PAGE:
The Defense Ministry says Estonia will play a prominent part in one of several high-tech programs approved by the EU's defense ministers this week.
Estonia will develop, lead and at least partially host a project to develop member states' capabilities to respond to cyber attacks.
The project, to be implemented as part of the EU's common security and defense policy, was approved by the steering board of the European Defense Agency on Tuesday.
Cyber defense training will be administered and joint exercises held, using a cybernetics lab based at the Estonian Defense Forces, the Defense Ministry said today in a statement.
“Estonia has unique experience and knowledge in the area of cyber defense and our desire is to aid progress in the field throughout the European Union,” said Minister of Defense Urmas Reinsalu. “We offered member states our lead role and I am glad that the cyber defense project received approval from the defense ministers.”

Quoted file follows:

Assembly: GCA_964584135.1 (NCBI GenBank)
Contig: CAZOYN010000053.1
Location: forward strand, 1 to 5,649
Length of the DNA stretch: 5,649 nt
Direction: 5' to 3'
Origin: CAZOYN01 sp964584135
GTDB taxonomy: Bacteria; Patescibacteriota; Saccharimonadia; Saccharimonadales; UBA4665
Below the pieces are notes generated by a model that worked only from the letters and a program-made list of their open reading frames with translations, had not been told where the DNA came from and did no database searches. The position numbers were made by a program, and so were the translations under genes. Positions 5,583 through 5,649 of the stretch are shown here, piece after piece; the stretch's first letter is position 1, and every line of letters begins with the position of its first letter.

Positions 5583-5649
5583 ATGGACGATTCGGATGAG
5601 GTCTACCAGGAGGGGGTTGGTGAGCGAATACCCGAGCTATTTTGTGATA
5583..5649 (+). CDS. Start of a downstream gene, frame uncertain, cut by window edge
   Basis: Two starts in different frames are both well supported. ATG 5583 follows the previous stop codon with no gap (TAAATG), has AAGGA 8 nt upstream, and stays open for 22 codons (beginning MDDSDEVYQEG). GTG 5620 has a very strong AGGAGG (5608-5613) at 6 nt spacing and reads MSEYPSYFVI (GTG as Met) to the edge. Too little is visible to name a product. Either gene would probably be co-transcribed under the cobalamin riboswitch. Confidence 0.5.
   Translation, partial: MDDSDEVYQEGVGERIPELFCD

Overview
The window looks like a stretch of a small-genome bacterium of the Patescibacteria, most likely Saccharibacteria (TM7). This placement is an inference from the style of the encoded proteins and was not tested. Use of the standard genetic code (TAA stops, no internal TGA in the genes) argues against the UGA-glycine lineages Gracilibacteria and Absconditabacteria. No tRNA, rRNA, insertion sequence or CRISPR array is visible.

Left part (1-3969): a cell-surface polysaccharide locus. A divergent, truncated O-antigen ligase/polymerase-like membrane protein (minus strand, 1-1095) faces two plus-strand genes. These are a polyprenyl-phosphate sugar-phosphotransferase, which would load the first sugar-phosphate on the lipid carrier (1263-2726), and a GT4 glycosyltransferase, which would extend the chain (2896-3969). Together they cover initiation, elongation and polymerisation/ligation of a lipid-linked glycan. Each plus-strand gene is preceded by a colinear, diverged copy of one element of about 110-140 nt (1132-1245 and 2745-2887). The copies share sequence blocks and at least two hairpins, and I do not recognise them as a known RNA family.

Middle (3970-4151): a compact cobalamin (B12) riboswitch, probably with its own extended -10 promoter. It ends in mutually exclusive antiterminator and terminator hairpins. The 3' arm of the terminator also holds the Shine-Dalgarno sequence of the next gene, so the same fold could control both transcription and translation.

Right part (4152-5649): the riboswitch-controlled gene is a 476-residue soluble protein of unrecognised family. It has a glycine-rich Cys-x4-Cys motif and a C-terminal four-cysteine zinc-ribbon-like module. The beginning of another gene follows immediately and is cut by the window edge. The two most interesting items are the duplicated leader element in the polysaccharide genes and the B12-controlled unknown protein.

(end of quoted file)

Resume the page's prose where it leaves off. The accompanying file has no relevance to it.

Estonia will also help other member states establish cyber labs.
In addition, the project will involve setting up the first cyber prevention capability for the European Union Operations Headquarters.
The EU’s defense ministers also approved projects for air-to-air refueling, satellite communications, remote piloted aircraft systems and support for the defense industry.
Reinsalu said Estonia was waiting for a clear message from the Council of the European Union that defense issues are important for the bloc. “The European Union must be credible as a provider of security and be able to respond rapidly in crises. For this, the member states must invest sufficiently into national defense, and the use of EU battle groups must be made more flexible,” Reinsalu said at the meeting.